Using the 4GEE Home Router as a secondary WAN for failover with OpenWrt and mwan3

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Press shot of 4GEE home router

Here’s how I setup a secondary WAN for failover using the 4GEE Home Router as another WAN connection.

Just prefacing this with a small disclaimer, I don’t necessarily endorse doing this specific setup, I chose using EE 4G broadband because I’m already an EE customer and it was the most accessible way for me to obtain another broadband line easily at a reasonable cost.

I’m running OpenWrt on my Linksys WRT3200ACM, it’s single WAN port is being used by my fibre connection from the Virgin Media Super Hub 3 router/modem (running in modem only mode). In order for to bring EE 4G into the mix I need to have another WAN interface configured, most routers will only have one designated WAN port as is the case with mine, but that doesn’t mean you can’t create another!

In order to create another WAN port, I will be sacrificing one of the built in LAN ports to the network gods. This isn’t too much of an issue for me as I already have several gigabit switches running off other LAN ports.

Configuring the VLAN

The easiest way to configure a VLAN is through LuCI, but you can also manually set the switch config in /etc/config/network, but I’ll admit, I’m not an expert on VLANs, so I’m using LuCI.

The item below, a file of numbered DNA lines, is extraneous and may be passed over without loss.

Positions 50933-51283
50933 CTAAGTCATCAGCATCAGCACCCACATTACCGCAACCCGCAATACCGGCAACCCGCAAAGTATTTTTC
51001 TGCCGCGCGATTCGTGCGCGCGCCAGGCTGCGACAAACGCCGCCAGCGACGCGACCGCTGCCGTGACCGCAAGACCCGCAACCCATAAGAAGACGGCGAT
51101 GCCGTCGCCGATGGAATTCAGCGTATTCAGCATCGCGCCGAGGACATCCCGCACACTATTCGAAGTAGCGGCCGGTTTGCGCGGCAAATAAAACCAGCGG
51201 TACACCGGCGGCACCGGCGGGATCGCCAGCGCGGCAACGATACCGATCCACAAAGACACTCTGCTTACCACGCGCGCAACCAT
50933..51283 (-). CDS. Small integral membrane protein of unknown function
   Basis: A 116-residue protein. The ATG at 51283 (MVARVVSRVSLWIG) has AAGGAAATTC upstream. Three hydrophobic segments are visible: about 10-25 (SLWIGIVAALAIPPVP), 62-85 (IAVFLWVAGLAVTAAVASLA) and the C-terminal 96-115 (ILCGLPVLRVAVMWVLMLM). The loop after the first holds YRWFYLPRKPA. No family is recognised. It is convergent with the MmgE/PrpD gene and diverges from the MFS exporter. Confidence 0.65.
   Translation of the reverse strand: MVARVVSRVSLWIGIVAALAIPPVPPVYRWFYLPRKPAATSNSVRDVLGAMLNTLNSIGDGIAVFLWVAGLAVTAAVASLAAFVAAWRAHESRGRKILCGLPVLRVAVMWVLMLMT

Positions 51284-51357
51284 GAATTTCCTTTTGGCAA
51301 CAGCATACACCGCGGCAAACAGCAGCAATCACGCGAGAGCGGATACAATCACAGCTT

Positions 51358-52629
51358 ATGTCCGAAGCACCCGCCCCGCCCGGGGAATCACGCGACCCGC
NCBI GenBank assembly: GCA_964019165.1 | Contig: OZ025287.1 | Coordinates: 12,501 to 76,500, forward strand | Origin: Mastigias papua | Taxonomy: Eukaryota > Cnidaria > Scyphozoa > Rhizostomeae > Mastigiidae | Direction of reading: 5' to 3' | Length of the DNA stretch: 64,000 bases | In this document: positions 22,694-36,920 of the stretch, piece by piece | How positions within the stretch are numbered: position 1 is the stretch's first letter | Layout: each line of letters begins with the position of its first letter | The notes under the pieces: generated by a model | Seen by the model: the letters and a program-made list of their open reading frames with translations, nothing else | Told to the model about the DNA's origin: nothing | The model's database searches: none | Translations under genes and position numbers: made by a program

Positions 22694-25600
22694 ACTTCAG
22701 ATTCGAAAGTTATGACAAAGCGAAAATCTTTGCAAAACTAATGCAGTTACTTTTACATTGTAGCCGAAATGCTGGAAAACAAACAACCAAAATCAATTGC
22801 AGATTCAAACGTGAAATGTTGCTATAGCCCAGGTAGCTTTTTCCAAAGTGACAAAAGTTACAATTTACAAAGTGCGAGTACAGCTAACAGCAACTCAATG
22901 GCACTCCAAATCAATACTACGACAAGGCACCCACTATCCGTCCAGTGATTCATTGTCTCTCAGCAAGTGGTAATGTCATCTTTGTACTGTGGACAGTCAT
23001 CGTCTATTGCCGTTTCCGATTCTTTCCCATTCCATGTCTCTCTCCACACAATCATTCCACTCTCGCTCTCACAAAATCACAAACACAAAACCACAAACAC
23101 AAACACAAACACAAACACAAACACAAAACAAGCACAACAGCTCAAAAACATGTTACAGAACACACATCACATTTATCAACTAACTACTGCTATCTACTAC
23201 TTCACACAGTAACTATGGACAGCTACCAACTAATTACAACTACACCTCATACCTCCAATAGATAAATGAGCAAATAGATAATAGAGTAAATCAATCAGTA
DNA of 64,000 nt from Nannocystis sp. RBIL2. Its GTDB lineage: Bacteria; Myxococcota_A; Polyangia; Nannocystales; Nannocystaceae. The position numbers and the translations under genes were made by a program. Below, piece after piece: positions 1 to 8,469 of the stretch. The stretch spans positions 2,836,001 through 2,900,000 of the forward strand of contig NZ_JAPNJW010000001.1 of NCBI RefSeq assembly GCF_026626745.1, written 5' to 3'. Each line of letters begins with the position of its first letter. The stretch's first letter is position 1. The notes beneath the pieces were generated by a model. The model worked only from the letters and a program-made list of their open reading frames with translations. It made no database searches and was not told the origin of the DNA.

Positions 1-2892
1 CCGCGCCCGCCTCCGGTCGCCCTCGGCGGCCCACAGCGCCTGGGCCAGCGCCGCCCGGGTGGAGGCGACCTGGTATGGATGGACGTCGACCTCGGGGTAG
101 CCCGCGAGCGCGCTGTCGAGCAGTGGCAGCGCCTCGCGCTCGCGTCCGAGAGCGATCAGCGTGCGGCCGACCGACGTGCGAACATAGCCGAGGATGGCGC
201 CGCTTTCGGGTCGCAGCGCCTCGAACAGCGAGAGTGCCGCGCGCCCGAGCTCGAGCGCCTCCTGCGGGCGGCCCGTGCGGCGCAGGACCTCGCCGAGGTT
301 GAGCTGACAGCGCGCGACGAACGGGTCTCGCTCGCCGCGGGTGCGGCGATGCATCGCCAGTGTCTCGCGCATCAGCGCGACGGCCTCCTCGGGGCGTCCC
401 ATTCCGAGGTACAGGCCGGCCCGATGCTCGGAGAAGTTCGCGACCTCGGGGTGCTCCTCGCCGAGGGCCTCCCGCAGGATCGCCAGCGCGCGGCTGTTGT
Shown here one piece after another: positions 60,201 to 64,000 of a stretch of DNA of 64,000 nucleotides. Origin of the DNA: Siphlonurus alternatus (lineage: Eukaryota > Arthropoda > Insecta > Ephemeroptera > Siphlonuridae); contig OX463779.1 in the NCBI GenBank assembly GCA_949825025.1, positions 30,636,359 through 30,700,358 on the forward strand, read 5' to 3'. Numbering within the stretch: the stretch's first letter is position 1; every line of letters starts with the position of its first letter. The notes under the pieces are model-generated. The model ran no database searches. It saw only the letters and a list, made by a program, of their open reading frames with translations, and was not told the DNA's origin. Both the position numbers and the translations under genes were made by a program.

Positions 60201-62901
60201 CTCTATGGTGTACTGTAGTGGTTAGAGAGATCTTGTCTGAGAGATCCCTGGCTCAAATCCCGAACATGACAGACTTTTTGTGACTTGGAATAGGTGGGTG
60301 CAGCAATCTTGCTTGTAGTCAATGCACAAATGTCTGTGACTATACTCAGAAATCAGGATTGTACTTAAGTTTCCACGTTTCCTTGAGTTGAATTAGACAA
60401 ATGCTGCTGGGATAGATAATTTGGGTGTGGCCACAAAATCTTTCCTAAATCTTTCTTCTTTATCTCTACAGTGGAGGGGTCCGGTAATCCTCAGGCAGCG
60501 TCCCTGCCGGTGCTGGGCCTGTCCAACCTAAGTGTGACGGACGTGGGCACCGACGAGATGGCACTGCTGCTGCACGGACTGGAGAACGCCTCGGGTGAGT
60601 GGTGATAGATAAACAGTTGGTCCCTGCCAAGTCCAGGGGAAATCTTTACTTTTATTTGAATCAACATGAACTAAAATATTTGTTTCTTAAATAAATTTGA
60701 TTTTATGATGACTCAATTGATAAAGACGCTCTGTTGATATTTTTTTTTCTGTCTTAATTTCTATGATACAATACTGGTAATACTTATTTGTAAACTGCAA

From LuCI go to Network > Switch

  • Remove a single physical LAN port from the default VLAN 1; this port will become the new physical second WAN port. I chose LAN1, but it doesn’t matter which LAN port you use really, it just needs to be moved to it’s own VLAN.
  • Assign the LAN port to a new VLAN number such as 3 and set the port to be untagged in this single new VLAN and off in all other VLANs. This VLAN, as with all VLANs, should also include the built-in CPU port as a tagged member, so there are a total of two ports in the new VLAN. In the case of dual core CPU routers, make sure to tag CPU0 (eth0).

The switch config, should look something like this:

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OpenWrt LuCI VLAN config for creating a second WAN using one of the LAN ports

Reboot the router for the new VLAN interface to become active (e.g. eth0.x for what will be the new WAN interface).

From LuCI go to Network > Interfaces

  • Add a new interface name for the new eth0.x adapter, name the new VLAN physical interface “wanb”.
  • Configure the new WANB interface IP details accordingly. For the 4GEE home router, static address is going to be the best option, which I’ll cover in more detail below. For now though, you can set it to DHCP client, just for the initial stage.
  • Assign the new WANB interface to the existing wan firewall zone.
  • Under Advanced Settings, set a metric value of 20, as this WAN connection should be secondary and not used by default.